I strongly disagree with Caroline Glick’s conclusion in her May 27 article that Pope Francis “is leading the Catholic Church in a distressingly anti-Jewish direction.” I can understand Caroline’s distress at some of the pope’s actions and words but it is important to have balance and not draw wrong conclusions.
Pope Francis is totally committed to reconciliation between the Church and Israel. I would like to demonstrate this under five headings: 1. State of Israel Pope Francis in his first Encyclical in November 2013 affirmed God’s everlasting covenant with the Jews: “We hold the Jewish people in special regard because their covenant with God has never been revoked, for ‘the gifts and the call of God are irrevocable’ (Rom 11:29).”
It is noteworthy that Pope Francis reappointed Father Raniero Cantalamessa as preacher to the papal household.
Fr. Cantalamessa, a renowned bible scholar and teacher, in his book The Mystery of Christmas affirmed the everlasting covenant, writing, “We share with the Jews the biblical certainty that God gave them the country of Canaan forever (Genesis 17:8, Isaiah 43:5, Jeremiah 32:22, Ezekiel 36:24, Amos 9:14). We know that the gifts and the call of God are irrevocable.”
Other senior Catholic leaders have publicly affirmed the eternal covenant with the Jews. For example, Cardinal Schoenborn from Austria stated “Christians should rejoice in Jews’ return to Israel as a fulfillment of biblical prophecy.” He stressed “the doctrinal importance to Christians of not only recognizing Jews’ connection to the land, but also ensuring that Christian identification with the Jewish Bible not lead to a ‘usurpation’ of Jewish uniqueness.
Only once in human history did God take a country as an inheritance and give it to His chosen people.”
2. Anti-Semitism Pope Francis has been at the forefront in condemning anti-Semitism.
It is not just when he is meeting Israeli dignitaries like President Shimon Peres last week, when he said, “There is need for a firm rejection of...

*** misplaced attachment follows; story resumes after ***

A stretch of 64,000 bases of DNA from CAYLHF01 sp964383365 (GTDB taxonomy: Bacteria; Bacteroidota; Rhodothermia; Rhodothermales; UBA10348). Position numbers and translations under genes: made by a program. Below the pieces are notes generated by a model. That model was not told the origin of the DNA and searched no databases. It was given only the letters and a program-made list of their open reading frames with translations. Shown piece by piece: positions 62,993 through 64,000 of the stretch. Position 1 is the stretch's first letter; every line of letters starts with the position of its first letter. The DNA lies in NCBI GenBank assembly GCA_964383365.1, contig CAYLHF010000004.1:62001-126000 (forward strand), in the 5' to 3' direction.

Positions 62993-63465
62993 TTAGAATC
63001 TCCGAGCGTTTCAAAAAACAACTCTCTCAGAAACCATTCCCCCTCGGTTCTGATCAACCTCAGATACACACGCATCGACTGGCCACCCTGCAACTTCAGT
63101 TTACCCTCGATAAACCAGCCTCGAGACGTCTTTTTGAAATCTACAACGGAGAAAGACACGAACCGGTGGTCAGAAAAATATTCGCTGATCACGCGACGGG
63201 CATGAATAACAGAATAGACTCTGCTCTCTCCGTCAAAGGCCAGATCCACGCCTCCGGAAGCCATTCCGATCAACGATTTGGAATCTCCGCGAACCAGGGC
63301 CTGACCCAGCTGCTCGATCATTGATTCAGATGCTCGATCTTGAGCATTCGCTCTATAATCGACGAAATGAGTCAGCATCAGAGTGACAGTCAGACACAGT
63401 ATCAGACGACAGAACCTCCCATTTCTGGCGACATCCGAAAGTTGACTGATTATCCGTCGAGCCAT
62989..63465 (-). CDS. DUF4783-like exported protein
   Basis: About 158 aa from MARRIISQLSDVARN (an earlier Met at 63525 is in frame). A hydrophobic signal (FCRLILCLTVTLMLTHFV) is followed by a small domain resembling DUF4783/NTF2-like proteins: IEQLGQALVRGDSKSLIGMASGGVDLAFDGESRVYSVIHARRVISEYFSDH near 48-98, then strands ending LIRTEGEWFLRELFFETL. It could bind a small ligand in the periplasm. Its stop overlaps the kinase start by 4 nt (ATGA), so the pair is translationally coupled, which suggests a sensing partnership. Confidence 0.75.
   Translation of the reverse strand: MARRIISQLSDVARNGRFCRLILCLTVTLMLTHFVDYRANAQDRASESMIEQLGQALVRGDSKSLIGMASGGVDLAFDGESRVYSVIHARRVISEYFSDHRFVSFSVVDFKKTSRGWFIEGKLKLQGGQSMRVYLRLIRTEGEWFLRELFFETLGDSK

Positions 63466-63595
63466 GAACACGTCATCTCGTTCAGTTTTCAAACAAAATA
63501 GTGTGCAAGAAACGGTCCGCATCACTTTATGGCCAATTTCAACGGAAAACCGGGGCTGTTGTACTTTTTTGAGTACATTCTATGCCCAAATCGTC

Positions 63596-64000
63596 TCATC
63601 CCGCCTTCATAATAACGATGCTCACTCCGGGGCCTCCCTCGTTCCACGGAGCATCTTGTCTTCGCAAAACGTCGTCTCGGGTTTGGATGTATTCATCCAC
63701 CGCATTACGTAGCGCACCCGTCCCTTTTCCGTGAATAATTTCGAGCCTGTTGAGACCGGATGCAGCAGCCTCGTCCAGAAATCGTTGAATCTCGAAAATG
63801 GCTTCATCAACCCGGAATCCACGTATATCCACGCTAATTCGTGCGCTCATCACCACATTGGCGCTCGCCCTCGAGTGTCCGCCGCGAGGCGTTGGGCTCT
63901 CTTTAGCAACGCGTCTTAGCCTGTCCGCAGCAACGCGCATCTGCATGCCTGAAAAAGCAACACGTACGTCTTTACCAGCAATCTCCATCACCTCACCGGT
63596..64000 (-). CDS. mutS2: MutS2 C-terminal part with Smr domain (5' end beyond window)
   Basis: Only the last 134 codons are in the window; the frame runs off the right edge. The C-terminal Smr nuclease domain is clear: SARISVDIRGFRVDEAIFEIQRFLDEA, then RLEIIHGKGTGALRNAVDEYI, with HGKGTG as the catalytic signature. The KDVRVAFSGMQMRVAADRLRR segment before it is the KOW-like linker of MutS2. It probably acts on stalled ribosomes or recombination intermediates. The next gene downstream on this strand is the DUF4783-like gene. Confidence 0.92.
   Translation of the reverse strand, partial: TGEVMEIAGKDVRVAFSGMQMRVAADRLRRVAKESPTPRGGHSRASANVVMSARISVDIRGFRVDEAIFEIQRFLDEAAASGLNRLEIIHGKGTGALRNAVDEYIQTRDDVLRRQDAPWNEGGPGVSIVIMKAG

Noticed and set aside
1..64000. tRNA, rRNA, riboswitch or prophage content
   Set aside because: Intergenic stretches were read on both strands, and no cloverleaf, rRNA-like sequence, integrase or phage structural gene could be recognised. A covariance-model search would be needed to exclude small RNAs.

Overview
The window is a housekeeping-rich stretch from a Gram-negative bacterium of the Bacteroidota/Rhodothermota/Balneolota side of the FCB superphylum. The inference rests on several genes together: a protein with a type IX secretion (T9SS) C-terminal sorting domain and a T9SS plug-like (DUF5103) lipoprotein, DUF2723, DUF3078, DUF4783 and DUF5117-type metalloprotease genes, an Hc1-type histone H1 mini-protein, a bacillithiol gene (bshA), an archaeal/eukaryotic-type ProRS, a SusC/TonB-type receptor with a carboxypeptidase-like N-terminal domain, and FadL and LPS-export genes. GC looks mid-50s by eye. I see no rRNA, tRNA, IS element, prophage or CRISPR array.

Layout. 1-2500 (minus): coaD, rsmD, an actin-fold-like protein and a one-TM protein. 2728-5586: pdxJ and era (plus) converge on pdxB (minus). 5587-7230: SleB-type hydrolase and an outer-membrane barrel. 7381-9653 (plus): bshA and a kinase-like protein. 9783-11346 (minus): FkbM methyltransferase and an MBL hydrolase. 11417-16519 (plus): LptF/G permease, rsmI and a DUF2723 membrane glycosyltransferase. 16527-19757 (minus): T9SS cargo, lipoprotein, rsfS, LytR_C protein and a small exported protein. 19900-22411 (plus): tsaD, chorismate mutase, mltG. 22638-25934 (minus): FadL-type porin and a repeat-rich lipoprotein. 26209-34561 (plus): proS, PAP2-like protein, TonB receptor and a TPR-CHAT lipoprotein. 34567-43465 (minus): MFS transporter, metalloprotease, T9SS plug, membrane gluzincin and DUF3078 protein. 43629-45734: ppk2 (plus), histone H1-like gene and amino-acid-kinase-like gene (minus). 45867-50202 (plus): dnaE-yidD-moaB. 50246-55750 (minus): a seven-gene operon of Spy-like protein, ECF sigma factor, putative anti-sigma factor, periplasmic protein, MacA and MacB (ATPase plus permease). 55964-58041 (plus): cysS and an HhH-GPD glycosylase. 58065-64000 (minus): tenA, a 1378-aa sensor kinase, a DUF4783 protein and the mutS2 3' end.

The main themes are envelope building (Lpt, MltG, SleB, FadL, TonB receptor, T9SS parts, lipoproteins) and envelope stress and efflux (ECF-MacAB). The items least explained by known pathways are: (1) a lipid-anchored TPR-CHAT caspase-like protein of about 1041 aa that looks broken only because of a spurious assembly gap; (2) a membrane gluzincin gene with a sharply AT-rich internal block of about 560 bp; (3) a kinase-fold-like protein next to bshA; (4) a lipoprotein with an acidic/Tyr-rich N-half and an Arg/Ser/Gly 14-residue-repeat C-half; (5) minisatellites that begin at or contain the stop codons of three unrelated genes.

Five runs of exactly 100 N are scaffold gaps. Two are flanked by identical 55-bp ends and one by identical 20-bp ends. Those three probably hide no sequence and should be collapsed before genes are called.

anti-Semitism in all its possible expressions,” but he has been involved in educating ordinary Catholics around the world on this issue.
In his November Encyclical Pope Francis teaches: “As Christians, we cannot consider Judaism as a foreign religion. Dialogue and friendship with the children of Israel are part of the life of Jesus’ disciples. The friendship which has grown between us makes us bitterly and sincerely regret the terrible persecutions which they have endured, and continue to endure, especially those that have involved Christians.”
Under Pope Francis’s tenure the Vatican continues to make immense strides in combating anti-Semitism.
For example, there have now been 22 meetings of The International Catholic-Jewish Liaison Committee (ILC). The ILC is the official forum for ongoing dialogue between the Vatican and international Jewish leaders. Its 22nd meeting took place in Spain, from 13-16 October, 2013.
It condemned the current rise of anti-Semitism and the growing phenomenon of Christian persecution.
3. Church and Israel linked together There are on going attempts at the de-judaization of Jesus, Mary and the apostles in popular Middle East Christian culture. Pope Francis in his Encyclical in November wrote, “The Church, which shares with Jews an important part of the sacred Scriptures, looks upon the people of the covenant and their faith as one of the sacred roots of her own Christian identity (Romans 11:16-18).”
He was echoing the teaching of Nostra Aetate and Pope Benedict that “the Church of the Gentiles is like a wild olive shoot, grafted onto the good olive tree that is the people of the Covenant (Romans 11:17-24).
In other words, we draw our nourishment from the same spiritual roots.” (Apostolic Exhortation Sept 2010).